Kleen Products LLC v. Packaging Corp. of America

In Kleen Products LLC v. Packaging Corp. of America, Plaintiffs sought to compel the defendants to redo their previous productions using predictive coding technology. Defendants countered that their use of keyword searching and advanced analytics (such as email threading) was precise and thorough. After a protracted struggle involving two separate hearings and multiple written submissions, Plaintiffs withdrew their demand as to the existing document request. For future production requests, the parties agreed to meet and confer regarding production methods, raising the possibility that Plaintiffs might renew their demands about predictive analytics.

EORHB, Inc. v. HOA Holdings (Hooters), LLC

Hooters is known for its wings, beer, and well, you know. The U.S. restaurant chain was involved in a lawsuit stemming from the sale of the company. What’s unique about the case, however, is that Vice Chancellor J. Travis Laster, the Delaware judge presiding, recommended the use of predictive analytics to resolve the legal dispute. By requesting that the plaintiff and defendant “show cause why this is not a case where predictive coding is the way to go,” the court order marks the first time a judge has demanded serious consideration be given to predictive coding.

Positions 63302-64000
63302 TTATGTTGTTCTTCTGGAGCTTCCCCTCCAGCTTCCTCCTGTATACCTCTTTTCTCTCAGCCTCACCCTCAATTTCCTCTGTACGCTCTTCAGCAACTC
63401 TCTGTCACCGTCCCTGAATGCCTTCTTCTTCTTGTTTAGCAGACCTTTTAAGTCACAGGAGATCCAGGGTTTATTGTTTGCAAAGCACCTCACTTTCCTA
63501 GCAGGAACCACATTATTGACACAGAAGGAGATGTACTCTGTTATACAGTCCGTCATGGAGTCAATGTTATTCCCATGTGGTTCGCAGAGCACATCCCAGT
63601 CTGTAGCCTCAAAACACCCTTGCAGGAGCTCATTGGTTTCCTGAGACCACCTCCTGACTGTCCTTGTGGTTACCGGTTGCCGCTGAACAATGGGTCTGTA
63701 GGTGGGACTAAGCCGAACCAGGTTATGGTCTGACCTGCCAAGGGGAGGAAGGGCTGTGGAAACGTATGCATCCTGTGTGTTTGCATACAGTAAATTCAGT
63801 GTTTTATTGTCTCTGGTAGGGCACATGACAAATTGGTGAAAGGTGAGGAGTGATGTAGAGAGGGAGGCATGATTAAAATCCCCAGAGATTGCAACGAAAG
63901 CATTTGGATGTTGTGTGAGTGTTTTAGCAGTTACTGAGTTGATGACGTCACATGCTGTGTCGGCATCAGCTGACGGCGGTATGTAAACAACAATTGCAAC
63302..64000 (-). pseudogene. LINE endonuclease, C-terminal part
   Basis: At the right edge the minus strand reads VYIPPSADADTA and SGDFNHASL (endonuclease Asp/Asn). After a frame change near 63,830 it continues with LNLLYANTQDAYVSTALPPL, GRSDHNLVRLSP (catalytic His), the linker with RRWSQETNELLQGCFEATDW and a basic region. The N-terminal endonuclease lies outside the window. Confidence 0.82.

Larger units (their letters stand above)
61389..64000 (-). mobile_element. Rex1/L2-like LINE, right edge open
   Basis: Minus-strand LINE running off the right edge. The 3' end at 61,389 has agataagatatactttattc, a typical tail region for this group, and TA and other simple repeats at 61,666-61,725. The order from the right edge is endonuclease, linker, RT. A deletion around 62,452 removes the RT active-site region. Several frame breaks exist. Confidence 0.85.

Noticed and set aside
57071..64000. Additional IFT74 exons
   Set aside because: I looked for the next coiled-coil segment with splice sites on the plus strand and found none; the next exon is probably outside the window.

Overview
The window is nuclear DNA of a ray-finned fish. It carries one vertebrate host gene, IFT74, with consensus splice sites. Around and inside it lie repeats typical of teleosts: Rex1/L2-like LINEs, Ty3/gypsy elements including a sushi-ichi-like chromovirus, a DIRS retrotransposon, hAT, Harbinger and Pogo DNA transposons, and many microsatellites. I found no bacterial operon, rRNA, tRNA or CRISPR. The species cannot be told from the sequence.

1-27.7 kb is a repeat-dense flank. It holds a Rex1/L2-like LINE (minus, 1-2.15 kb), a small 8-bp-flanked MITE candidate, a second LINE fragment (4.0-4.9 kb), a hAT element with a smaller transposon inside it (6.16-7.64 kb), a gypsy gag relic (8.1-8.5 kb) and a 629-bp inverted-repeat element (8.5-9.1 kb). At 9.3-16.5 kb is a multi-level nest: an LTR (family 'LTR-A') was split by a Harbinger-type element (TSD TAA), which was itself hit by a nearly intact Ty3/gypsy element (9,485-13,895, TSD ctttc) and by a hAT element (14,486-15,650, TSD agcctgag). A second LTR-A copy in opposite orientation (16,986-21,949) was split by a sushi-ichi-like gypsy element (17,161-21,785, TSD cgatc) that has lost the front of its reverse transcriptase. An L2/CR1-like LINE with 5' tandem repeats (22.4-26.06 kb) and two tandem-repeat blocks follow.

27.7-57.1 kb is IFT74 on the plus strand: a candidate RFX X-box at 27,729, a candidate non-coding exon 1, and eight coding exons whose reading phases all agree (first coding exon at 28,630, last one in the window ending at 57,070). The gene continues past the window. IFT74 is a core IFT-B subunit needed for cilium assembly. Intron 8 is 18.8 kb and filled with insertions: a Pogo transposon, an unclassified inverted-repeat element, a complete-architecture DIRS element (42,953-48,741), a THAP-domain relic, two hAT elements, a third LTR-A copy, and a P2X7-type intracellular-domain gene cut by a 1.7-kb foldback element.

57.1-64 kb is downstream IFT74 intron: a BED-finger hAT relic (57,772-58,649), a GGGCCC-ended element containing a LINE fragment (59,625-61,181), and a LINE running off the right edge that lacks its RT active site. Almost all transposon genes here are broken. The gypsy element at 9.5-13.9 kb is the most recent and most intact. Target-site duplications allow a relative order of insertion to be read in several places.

The court also issued an order directing both parties to demonstrate why they should not use a single predictive coding provider in EORHB, Inc. v. HOA Holdings, LLC. The court’s decision in EORHB was especially bold at the time, because it essentially prescribed the use of predictive analytics software (and one provider thereof) unless the parties could show cause not to do so. However, after the show cause hearing, the court lifted the order. This allowed Defendants to proceed with the vendor of their choice and Plaintiffs to proceed without using predictive coding, given the low volume of documents they were expected to produce.

In re Biomet

In re Biomet was a products liability case in which the defendant began review by using search terms to cull nearly 20 million documents over the objection of Plaintiffs’ Steering Committee. The Committee urged the defendant to await a ruling from the Judicial Panel on Multi-district Litigation before proceeding with document productions.